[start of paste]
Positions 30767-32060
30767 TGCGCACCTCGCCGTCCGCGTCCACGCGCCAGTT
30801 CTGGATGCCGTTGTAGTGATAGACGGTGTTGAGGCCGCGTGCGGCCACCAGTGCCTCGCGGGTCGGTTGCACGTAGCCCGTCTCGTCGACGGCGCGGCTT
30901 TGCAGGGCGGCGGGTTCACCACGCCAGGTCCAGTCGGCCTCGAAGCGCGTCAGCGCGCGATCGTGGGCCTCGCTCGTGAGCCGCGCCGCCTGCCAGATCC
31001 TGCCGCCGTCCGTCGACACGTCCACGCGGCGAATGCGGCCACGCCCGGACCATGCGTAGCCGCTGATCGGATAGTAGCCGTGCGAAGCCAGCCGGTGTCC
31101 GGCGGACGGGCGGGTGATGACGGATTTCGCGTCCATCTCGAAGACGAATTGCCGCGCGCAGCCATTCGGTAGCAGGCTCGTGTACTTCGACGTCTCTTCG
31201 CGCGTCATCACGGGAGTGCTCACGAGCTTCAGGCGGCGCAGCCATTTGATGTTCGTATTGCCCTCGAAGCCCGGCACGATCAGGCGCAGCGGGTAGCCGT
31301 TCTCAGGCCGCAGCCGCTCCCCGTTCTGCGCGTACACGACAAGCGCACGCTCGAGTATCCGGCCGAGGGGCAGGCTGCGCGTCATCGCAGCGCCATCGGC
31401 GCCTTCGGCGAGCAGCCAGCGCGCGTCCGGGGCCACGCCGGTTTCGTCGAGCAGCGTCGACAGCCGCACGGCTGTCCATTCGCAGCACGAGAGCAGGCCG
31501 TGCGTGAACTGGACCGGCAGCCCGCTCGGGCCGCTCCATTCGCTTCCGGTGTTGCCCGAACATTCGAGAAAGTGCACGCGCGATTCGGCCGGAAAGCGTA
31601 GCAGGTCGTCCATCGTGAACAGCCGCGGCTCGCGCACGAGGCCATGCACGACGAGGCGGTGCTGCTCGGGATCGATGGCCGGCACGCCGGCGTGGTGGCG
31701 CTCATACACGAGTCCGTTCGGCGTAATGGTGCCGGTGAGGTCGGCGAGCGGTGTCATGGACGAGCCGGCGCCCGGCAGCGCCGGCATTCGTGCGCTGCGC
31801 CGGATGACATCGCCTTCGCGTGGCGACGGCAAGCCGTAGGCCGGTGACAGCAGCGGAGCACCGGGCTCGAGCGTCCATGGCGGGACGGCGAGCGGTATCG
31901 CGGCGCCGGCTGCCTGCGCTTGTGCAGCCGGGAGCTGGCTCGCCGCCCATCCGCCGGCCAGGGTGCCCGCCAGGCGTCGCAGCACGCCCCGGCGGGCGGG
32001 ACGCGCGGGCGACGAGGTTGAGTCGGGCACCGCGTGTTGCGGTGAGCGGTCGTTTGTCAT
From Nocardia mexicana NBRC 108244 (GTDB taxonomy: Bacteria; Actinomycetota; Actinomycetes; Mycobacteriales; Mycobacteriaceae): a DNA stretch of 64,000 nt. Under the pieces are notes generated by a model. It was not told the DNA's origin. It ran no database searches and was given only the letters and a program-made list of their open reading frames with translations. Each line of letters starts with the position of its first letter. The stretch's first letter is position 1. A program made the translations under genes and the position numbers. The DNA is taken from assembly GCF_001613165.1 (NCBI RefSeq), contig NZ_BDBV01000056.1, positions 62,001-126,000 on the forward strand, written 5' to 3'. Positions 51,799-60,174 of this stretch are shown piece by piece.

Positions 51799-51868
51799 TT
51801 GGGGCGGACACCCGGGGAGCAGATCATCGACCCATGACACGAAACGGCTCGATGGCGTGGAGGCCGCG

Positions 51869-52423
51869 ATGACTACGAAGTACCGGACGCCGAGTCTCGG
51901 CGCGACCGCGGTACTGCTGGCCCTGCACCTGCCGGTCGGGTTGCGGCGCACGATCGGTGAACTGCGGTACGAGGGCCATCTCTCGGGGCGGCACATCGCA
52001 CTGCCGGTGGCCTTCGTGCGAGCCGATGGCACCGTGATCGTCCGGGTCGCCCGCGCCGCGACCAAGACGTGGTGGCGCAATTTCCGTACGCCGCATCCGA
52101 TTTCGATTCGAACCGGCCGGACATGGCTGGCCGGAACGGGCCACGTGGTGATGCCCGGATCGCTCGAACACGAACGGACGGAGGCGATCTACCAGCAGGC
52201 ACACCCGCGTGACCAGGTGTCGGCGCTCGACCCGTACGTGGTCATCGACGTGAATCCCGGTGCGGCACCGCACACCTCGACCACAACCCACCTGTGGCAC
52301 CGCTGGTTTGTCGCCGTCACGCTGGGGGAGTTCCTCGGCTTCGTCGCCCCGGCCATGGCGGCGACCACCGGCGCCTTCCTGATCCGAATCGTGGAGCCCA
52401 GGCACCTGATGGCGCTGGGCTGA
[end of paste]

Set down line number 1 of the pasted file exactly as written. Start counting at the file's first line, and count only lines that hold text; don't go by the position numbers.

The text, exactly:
Positions 30767-32060